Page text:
updated 2/4/2004 1:36:30 PM ET 2004-02-04T18:36:30

John Edwards said Wednesday the race for the Democratic presidential nomination had essentially turned into a two-man contest between himself and front-runner John Kerry.

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“And I’ll let General (Wesley) Clark argue for whether he should be No. 3,” Edwards told reporters after a rally in Memphis. Edwards won the South Carolina primary on Tuesday by a wide margin while Clark edged by him to win the Oklahoma primary.

Unfazed by Kerry’s lead in primary victories and delegates to nominate a Democrat for president, Edwards said his South Carolina victory would not push him to attack the front-runner, only point out their differences.

“There’s no attack in my strategy, I can tell you that. What got me to this place ... was a positive message with new, fresh ideas about how we make this country work for everybody,” Edwards told “American Morning” on CNN. “When people ask me directly about Senator Kerry and myself, I’ll answer those questions, as I’m sure he will.”

Edwards said he would focus on his goals as president rather than his opponents as he campaigns in Tennessee and Virginia, two Southern states with primaries Feb. 10. Although Edwards and rival Wesley Clark both won primaries Tuesday, they lagged far behind Kerry, who has won seven elections and has more than twice the number of delegates than either Edwards or his other major opponent, Howard Dean.

Edwards, a North Carolina senator, is hoping his strong win in his native South Carolina will help build momentum and interest in his candidacy outside the South. Yet he plans to spend most of his time in Tennessee and Virginia even though Michigan and Washington hold elections on Saturday and Maine Democrats caucus on Sunday.

Discussing his victory with reporters, Edwards said Wednesday: “This is a very fluid race. It looks like it’s narrowing down to two, or maybe three, candidates. ... A month ago, everyone was saying Governor Dean would be the nominee. That appears to have changed dramatically.”

Edwards was to take time out Wednesday to appear on CBS’ David Letterman show. He was expected to campaign briefly this week in Michigan, which holds its Democratic caucus on Saturday.

Slideshow: On the campaign trail The millionaire trial lawyer, who touts his humble origins as the son of a textile mill worker, credited his “positive message” for his South Carolina victory. He said Tuesday night his strategy “will work everywhere in the country.”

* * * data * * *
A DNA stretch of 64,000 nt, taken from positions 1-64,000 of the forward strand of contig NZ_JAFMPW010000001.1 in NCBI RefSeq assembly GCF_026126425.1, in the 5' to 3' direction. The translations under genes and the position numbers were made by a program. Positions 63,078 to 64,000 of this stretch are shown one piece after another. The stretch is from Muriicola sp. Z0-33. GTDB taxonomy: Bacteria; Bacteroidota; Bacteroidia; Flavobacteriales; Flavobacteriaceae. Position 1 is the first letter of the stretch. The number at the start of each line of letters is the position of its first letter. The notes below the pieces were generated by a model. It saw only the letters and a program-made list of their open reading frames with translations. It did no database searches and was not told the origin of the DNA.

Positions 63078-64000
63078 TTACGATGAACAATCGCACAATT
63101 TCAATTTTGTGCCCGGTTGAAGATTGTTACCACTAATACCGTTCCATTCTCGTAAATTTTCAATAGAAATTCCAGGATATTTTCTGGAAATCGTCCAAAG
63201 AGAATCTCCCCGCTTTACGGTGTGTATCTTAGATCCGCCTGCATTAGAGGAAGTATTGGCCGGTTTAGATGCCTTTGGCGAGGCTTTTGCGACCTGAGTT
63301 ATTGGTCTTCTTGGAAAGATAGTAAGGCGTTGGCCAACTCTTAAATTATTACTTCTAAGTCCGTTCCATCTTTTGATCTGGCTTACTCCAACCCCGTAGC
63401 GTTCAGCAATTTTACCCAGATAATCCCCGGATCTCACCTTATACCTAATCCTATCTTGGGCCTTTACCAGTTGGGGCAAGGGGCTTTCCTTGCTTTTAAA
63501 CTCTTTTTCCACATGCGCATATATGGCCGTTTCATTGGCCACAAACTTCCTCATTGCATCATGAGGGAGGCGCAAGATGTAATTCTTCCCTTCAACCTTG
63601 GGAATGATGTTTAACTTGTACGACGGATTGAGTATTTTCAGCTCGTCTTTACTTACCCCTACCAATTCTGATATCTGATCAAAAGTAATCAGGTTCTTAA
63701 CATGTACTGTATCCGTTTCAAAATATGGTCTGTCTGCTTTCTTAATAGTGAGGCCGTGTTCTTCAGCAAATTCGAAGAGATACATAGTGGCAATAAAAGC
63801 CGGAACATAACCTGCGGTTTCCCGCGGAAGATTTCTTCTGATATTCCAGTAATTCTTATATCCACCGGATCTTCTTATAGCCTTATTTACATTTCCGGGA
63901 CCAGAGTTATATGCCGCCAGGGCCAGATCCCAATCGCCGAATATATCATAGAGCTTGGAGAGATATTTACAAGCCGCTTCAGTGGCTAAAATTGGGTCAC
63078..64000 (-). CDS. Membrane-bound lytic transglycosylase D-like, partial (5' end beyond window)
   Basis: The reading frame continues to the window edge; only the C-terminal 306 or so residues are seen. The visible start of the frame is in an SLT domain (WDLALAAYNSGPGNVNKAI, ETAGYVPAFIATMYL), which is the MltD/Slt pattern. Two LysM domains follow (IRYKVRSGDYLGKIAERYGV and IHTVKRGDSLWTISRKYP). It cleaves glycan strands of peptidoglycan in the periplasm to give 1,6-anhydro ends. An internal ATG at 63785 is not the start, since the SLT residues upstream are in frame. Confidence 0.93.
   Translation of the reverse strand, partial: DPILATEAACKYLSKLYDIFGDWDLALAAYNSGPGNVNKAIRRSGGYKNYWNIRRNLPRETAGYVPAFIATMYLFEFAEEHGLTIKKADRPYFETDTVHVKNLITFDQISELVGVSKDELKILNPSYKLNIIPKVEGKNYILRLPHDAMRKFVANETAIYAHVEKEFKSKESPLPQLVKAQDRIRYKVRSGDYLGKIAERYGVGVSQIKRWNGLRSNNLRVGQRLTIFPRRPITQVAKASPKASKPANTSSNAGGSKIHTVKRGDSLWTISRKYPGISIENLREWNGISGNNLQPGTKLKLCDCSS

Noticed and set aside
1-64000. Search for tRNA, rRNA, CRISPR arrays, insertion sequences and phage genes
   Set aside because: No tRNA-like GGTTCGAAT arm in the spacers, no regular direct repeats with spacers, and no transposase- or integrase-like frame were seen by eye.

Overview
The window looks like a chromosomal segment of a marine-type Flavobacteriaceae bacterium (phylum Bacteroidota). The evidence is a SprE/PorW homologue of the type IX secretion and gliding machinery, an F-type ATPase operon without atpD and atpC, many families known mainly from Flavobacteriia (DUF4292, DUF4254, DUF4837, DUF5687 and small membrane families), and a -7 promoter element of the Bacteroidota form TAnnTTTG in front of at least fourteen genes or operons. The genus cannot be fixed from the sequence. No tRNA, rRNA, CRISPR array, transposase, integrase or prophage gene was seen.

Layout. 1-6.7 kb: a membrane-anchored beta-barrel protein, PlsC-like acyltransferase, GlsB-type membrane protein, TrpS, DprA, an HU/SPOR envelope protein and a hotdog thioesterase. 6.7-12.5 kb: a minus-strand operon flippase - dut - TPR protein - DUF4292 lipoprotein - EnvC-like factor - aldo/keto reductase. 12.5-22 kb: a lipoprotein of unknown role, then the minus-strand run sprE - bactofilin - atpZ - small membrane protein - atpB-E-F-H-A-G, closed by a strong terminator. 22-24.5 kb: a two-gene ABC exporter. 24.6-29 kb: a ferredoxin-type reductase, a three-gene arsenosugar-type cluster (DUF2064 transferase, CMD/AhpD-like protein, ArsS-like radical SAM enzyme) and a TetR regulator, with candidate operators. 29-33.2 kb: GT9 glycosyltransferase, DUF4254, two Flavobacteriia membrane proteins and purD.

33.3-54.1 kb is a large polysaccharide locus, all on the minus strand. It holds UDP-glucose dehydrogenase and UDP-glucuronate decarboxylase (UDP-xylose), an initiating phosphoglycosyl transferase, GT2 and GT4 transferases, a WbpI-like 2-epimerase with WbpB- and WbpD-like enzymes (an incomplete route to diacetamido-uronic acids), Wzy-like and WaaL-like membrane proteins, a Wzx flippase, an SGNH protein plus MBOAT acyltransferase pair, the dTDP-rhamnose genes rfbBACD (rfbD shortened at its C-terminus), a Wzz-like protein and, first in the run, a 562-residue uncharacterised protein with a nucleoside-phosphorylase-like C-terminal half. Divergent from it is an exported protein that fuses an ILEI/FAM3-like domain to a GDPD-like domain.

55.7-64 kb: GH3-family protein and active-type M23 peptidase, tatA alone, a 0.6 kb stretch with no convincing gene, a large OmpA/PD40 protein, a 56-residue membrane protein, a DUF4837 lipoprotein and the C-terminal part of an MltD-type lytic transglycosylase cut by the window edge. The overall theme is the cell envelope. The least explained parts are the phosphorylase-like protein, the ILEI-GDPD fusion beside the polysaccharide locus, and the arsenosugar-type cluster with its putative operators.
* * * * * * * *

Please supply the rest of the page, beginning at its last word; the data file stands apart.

Still, Edwards’ advisers said they recognized it would take a lot of work to slow Kerry’s drive. They were eager to vanquish Clark to trim the contest to a two-man race.

Edward’s campaign chairman, Ed Turlington, said that even if Edwards didn’t score well in Michigan’s contest on Saturday, he expected to add to his delegate total there. Tennessee and Virginia are the next “targets of opportunity,” Turlington said. New TV ads are going to go on the air in both states on Wednesday, campaign officials said.

But Turlington said that the campaign also is looking farther down the road and was beefing up its “infrastructure” in Wisconsin, which has a Feb. 17 primary, and in New York and Ohio.

Diversity helps Edwards
Edwards was helped in South Carolina by a diverse set of voters, scoring particularly well among whites, older people, those with less education and voters who describe themselves as moderate or conservative. He split the black vote with Kerry.

Edwards’ Southern roots appear to have helped him. Just one in 10 voters said in exit polls that the most important quality in a candidate was that “he understands South Carolina,” but Edwards took some 80 percent of those votes.

But Edwards did poorly among those who most valued electability. Among voters who said the ability to beat President Bush was most important, twice as many picked Kerry.

© 2012 The Associated Press. All rights reserved. This material may not be published, broadcast, rewritten or redistributed.


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